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Why is this National Indicator important?
Fear of crime remains persistently high, despite recent falling levels of recorded crime. When the fear of crime becomes disproportionate to the reality, it can have a devastating effect on a person's sense of personal safety, lifestyle and quality of life. These effects can curtail social activities through an unwillingness to leave our own homes. They can increase stress, fear and anxiety. They can lead to an increase in household costs, for example, choosing a car or taxi instead of public transport or installing home security systems. They also prompt us to make less use of local amenities, leading to greater economic and social costs for local communities.
What will influence this National Indicator?
- There are a number of external factors which may significantly increase the fear of crime in the community, including:
- Media sensationalism when reporting crimes.
- Perceptions of vulnerability.
- Infirmity and limited mobility.
- Loneliness and social isolation.
- Disorderly surroundings such as litter, abandoned buildings/cars, graffiti and broken/barricaded windows.
- Disruptive behaviour such as rowdy youths, homeless people, beggars, drunks and inconsiderate neighbours.
What is the Government's role?
Our aim is to ensure that communities across Scotland know how to identify and access the services they need to make themselves feel safer. We want them to know how well services are working together. And we want them to know how the views of communities are being taken into account when priorities are being set. We are working with Chief Constables, Police Boards and local Community Safety Partnerships as part of our commitment to Scottish communities to tackle anti-social behaviour. We will encourage and support local agencies to work together in partnership to address all issues relating to community safety, including how communities can help themselves to secure a safer environment.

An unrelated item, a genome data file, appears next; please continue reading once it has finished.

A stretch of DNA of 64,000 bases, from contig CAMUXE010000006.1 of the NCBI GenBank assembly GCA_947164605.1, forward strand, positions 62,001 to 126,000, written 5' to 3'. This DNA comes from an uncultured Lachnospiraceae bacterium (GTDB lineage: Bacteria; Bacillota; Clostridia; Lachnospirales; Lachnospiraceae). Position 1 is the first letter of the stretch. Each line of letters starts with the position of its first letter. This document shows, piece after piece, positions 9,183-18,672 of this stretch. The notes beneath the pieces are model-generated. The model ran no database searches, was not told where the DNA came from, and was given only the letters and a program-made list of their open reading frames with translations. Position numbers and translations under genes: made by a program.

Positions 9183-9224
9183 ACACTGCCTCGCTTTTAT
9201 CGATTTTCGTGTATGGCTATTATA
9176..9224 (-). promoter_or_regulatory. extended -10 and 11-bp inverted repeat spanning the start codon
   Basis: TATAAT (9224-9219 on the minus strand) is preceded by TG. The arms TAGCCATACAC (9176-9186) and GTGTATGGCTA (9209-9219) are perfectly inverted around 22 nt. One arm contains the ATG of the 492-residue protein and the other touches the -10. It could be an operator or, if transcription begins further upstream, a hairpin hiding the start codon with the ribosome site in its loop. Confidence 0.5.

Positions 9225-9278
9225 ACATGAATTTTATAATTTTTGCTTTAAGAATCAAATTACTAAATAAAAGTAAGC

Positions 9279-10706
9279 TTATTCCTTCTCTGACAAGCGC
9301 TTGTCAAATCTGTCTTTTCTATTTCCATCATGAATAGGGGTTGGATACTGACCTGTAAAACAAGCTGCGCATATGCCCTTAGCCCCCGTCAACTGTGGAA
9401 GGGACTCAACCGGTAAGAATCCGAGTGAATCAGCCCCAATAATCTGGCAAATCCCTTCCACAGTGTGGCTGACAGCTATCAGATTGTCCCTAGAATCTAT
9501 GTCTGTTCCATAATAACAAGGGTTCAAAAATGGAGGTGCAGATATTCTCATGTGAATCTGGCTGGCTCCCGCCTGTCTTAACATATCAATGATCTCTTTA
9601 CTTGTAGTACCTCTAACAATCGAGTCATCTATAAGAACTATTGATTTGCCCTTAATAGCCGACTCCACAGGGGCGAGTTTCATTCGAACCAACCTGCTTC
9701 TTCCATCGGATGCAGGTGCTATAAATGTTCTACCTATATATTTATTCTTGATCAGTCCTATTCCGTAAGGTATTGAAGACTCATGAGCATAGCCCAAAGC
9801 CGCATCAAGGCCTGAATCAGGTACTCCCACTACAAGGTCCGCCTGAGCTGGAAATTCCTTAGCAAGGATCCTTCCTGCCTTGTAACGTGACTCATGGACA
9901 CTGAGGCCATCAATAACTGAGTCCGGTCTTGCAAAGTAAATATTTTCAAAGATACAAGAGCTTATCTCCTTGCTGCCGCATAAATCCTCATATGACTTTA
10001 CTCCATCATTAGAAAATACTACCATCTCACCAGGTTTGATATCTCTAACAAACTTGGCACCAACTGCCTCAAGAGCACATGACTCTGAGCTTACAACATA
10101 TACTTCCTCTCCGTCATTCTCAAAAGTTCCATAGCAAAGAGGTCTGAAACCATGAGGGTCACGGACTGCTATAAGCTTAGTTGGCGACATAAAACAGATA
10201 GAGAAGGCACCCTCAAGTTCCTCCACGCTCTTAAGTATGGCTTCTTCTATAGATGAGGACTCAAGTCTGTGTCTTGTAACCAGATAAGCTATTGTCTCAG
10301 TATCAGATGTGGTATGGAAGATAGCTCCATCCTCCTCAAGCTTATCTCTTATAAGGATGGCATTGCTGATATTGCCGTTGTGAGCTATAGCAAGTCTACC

The heart of our vision for the Scottish police service is to ensure communities have a clear understanding of the levels of policing they have a right to expect, how it is being delivered, and how their views are taken into account. This means building capacity at the local level and this is clear in our commitment to make 1000 additional officers available in Scotland's communities. We are not only delivering on this but going substantially beyond, by also looking at recruitment, retention and redeployment. We are committed not only to recruitment, but to the retention of valued, experienced officers and the redeployment of officers to enhance operational policing.
How are we performing?
The public are more positive about the general crime rate in their local area in 2010/11 than they were in 2009/10. The public perception of the local crime rate as having stayed the same or improved in the past two years has increased to 74% in 2010/11 from 71% in 2009/10.
View data on perceptions of crime
Source: Scottish Crime Surveys
This evaluation is based on: any difference within +/- 1.0 percentage points of previous survey suggests that the position is more likely to be maintaining than showing any change. An increase of 1.0 percentage points or more suggests the position is improving; whereas a decrease of 1.0 percentage points or more suggests the position is worsening.
For information on general methodological approach, please click here.
Scotland Performs Technical Note
Statistics Topic Page
Who are our partners?
Related Strategic Objectives
Wealthier and Fairer
Safer and Stronger